OK, so things take a few interesting turns in my next chunk of the novel....
Chapter 17 (Bran III): Bran wakes up. But I found his dream to be far more interesting. Apparently Bran has some psychic visions while he is sleeping. He accurately sees his mother and Ser Rodrik on a ship, complete with Ser Rodrik retching his guts out. He sees the events surrounding Ned, Sansa, and Arya dealing with the stuff from the previous two chapters. He sees some men in armor. The first one is obviously the Hound. The second has shiny golden armor and might be Jaime. I can't recall for sure seeing any description of his armor earlier in the book but this rings a definite bell. The third one, a hulking figure in armor made of stone... I have no clue who the hell this could be. Armor made from stone... seriously? Most likely this is someone I haven't met at this point in the book. At the end Bran names his wolf Summer. I think it's a good name.
Chapter 18 (Catelyn IV): The plot thickens. Catelyn apparently has an ally in an old flame (or at least that's how he thinks of himself). Varys certainly has a lot of informed sources. You'd almost think bugs had been invented a few hundred years early. And the dagger used in the attack on Bran belongs to Tyrion. Curiouser and curiouser. This meshes well with my earlier Tyrion ruminations. But... and this is a significant but... was the dagger still owned by Tyrion when it was given to Bran's attacker? Petyr reveals he owned it, and lost it in a wager to Tyrion. We have no knowledge - yet - of what has happened to the dagger in the intervening time. It's possible Tyrion lost it in another bet, and has no connection whatever to this plot. It's even possible the true plotter knows of the dislike between Lannisters and Starks and either sees a convenient person to frame, or wants to play the two houses against each other.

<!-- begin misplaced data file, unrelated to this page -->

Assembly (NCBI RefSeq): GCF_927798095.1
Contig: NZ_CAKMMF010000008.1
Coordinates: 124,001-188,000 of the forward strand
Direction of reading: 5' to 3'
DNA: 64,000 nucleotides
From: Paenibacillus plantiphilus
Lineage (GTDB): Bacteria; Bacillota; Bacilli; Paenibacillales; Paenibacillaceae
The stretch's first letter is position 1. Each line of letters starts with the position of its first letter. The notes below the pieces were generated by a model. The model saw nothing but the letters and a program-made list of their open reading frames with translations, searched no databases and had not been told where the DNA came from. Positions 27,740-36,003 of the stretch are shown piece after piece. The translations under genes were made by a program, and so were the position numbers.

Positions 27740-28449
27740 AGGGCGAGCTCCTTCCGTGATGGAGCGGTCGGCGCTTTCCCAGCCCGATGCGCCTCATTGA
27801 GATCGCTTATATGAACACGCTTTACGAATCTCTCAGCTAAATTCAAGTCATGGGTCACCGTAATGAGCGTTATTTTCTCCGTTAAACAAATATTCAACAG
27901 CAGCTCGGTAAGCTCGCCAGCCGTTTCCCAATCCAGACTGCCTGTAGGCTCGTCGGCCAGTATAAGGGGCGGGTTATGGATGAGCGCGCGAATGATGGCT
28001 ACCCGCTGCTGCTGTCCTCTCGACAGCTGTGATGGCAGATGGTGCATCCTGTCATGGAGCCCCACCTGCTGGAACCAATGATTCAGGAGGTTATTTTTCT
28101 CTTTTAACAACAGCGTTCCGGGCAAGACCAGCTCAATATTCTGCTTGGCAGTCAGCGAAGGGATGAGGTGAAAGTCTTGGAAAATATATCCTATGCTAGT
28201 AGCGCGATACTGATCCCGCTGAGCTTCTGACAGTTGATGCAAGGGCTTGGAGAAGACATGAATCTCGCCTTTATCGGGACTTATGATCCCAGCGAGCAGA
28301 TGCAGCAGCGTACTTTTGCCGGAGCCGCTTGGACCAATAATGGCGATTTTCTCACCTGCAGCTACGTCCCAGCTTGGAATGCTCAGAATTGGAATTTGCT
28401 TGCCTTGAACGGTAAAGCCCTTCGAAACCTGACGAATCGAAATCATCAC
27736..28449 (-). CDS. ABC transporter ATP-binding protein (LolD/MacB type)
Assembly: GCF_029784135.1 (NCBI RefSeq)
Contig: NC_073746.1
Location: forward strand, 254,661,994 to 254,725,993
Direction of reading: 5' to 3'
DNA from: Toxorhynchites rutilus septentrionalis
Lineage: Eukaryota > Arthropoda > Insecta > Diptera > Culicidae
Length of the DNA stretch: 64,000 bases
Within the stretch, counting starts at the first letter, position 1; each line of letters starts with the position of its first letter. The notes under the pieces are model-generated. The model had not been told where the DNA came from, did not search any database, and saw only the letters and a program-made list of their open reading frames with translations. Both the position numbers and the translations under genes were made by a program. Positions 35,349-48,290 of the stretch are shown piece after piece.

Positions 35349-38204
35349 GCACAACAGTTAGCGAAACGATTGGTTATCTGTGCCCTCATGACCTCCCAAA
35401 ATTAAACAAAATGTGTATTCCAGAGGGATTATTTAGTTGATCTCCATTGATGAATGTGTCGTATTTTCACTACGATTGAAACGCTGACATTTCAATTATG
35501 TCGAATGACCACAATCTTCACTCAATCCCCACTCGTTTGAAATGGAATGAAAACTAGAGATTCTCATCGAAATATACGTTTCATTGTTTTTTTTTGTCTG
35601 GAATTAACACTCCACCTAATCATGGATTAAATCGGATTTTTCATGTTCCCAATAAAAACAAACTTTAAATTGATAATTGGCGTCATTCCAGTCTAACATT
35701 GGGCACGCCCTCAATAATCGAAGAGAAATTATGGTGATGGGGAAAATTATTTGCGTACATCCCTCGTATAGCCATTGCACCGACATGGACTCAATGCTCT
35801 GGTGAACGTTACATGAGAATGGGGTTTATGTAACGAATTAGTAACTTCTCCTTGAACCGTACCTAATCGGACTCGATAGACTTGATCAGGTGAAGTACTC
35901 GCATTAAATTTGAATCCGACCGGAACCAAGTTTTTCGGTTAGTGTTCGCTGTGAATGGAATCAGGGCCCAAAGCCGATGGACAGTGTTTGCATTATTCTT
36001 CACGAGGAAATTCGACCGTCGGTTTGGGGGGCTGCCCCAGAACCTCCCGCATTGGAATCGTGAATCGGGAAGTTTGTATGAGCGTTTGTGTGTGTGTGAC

Chapter 19 (Jon III): Jon is still learning that life in the Watch isn't so glamorous as he had thought. He's getting no sympathy or special treatment from anyone, including his uncle. (Realisitically, he's better off without it, since with it, he'd just be hated as a commander's pet. His best bet is to prove himself worthy.) He is showing himself a better fighter than any of the other boys, and they hate him for it. Tyrion once again shows himself to be Jon's friend. The two outcasts, from houses that don't care for each other, get along splendidly. It's like a bromance version of Romeo and Juliet. Tyrion's advice helps Jon win over the other boys, but he's now made a serious enemy of Ser Alliser Throne in the process. One thing that could come back to cause trouble is Jon crows about Bran's waking up directly to Tyrion... one chapter after Tyrion is implicated in the plot to kill Bran. Uh-oh.
Chapter 20 (Eddard IV): Robert is really quite clueless as King. Fifteen years ago, he overthrew a cruel despot in the war against the Targaryens. Now Robert has been showing his failings as King are just the opposite; he is too nice. Every time we see him, he either has no guts to enforce his will (he eventually caves in to Cersei over killing one of the direwolves) or he seems to be looking at things through magical rose-colored glasses. Now we find out that he inherited a vast treasury from the Targaryens, and not only squandered it all but currently has Westeros six million in the hole. And to top it all off, he wants to blow another hundred grand on a tournament honoring Ned, which if he knew Ned as well as an old friend should, he'd know Ned would prefer to not have this honor. Ned seems not to have had much luck persuading Robert of anything so far in the book. Somehow, I don't think that if he went to his King and said "Your Grace, are you barking mad?" it would go over well. But that's certainly going through Ned's mind.